What sorts of things did he feel ... What had he been restricted in?
Oh well, I think, you know, you've got to realise that he lived out of town here in many ways and I think they were pretty poor. He didn't have opportunities perhaps to go to [the] pictures and do things like that. And I think that perhaps you know, and when I look at pictures now I think to myself, Well yes, goodness me. That's right'. But of course in those days I thought some of them were really quite harmless, and quite good, but ...
So this was the strict old Lutheran coming out, that pictures and dances and all of that sort of thing were a little bit suspect?
Well in those days yes. But we never had any problem really. The children all grew up with pretty good attitudes and that is wonderful as far as I am concerned.
Do you ever remember an occasion where you and Joh had a really right old barney, where you had a good fight about something?
No not really. I can't say that I can recall a really good ... a really good barney. No.
And there was never any real big point of disagreement over anything?
No, not really that I can bring to my mind. I think that, you know, we ... well, life went on fairly nicely and fairly evenly here. And maybe he left all his barnies for when he got down to Parliament. I think that might have been what happened.
On your wedding day, did you promise to obey him?
Oh I guess I did. I think in those days that's what you normally did.
Do you think that that is a good idea in marriage for the woman to follow her husband?
Love, honour and obey. Well, I think that it ought to be a two way street really. But nevertheless, I mean, that's the way it was, and I mean, I don't know whether you'd say these days that all women obeyed their husbands by any manner or means.
But do you think it would be a good idea if they did?
If they obeyed them? Well it all depends what your husband wants you to do, doesn't it? [INTERRUPTION]
So if you were advising one of your daughters about how to make a good marriage, what kind of advice would you give her?
Well I'd tell her to learn to give and take, not to, you know, be dogmatic about anything. There's always two sides to the question. Of course I think that they need to have love in their home. I think that's most important indeed, and then of course if you've got Christian faith to go with it, that helps to make a very good atmosphere and I think it brings in a sense of if anything goes wrong then you can learn to say, 'I'm sorry'. I think that's one very important angle that young married couples need to keep in their mind.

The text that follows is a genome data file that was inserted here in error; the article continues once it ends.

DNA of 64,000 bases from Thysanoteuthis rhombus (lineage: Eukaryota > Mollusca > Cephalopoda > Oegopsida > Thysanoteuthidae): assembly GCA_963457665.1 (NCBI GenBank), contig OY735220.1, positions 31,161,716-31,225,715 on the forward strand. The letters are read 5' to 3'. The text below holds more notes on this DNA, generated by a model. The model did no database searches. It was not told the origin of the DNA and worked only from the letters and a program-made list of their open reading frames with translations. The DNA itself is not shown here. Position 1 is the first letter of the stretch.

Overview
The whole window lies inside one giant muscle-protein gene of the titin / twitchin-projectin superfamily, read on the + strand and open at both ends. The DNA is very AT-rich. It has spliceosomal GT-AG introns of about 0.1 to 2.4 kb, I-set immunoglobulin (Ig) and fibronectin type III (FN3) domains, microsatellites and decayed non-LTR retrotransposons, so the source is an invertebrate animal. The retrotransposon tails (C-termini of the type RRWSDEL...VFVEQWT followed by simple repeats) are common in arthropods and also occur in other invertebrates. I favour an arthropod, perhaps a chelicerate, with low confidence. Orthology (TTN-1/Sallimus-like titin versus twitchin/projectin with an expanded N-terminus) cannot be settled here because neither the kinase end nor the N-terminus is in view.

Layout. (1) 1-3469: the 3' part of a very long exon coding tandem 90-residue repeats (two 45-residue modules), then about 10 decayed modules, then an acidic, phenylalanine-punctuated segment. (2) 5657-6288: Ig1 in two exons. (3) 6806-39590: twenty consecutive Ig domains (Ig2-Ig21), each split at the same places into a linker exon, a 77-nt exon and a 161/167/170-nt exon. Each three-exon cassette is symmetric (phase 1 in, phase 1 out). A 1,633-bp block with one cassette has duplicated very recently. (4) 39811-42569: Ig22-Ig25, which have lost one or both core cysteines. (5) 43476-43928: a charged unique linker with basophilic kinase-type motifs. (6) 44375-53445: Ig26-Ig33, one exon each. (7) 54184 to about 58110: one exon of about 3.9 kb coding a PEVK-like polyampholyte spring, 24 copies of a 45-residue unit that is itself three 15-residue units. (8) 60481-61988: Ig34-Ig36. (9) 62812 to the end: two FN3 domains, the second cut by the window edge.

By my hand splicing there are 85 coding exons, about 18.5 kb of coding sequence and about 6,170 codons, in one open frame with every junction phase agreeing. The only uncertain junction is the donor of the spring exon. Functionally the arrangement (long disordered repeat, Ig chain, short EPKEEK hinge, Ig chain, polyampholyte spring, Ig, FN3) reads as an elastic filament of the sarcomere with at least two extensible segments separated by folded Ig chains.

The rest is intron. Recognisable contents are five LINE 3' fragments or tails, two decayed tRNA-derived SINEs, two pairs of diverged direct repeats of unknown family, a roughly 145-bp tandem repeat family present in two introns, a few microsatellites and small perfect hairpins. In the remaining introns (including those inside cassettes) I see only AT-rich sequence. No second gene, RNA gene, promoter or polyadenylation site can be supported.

What do you love most about Joh?
Well, I think I ... Well I love his ... his. shall we say, his well ... his ability to be a wonderful husband and a wonderful father and ...
How does that show itself?
Well, it shows itself in the way he is devoted to us all. I think that that sort of comes through very clearly and very distinctly.
He ... And you still feel this for you. How does he show it to you nowadays?
Oh well, I think that the fact that never a day goes by but he rings me up, morning and night, and he keeps in touch, especially when we are not here together which of course is something that's very important. And we always have plenty of time to talk to one another when he's home. I think that that's something that's really very important, and we believe in showing our affection and I think that that is something that's worthwhile too. [INTERRUPTION]
Over the years, with Joh in politics, there must have always been rumours ... There have been rumours ... I'll start that again. Over the years, with Joh in politics, there have often been rumours about other women, or about things going on that weren't quite right. How did you handle that?
I don't think you need to let that worry you. I think if you've got a strong and stable marriage I think, well then, you don't let anything like that bother you. I think that that's ... and I ... I mean I know for a fact, of course, that he wouldn't be doing things like that. So, I mean, stories can be made up very quickly and very easily.
There were some quite nasty rumours about his pilot, wasn't it? Because he had a woman pilot?
Yes, that's right. Yes.
How did you handle that?
Well, let's say that she was a very efficient pilot. She knew her job very well and she helped Joh to learn to fly aeroplanes and was interested, you know, in flying helicopters at the same time and they went to lessons and I think that that ... you know, he appreciated the fact that she was a very good pilot who was able to assist him. He loves flying, as I suppose, that is his one love apart from this family, and he's always enjoyed the opportunity. He really started flying when he used to drive to Brisbane by road, when he first became Member of Parliament. [It] took him so jolly long to get down there and the roads were so bad that he decided that this was a wonderful opportunity to learn to fly. Actually, he ... I believe he had been up for a fly when ... I don't know whether it was Kingsford Smith or one of those people had come down here to the aerodrome at Kingaroy on a grass paddock, I suppose, in those early days. And he had taken him up for a fly and he thought that was absolutely wonderful, and so he always had this urge to want to learn to fly. Even his Brother who died - he also thought how wonderful it would be to be able to fly. I don't mind flying in an aeroplane, but I have never had any urge to fly ... to learn to fly. and so I mean, you just have to you know, accept that this is all, you know, somebody makes up some talk in the paper and that's all there is.
And did you personally get on well with Beryl Young?
I managed very well yes. I mean, I didn't see a lot of her because I ... only except when we were flying in the aeroplanes, and I always got on very well with her then.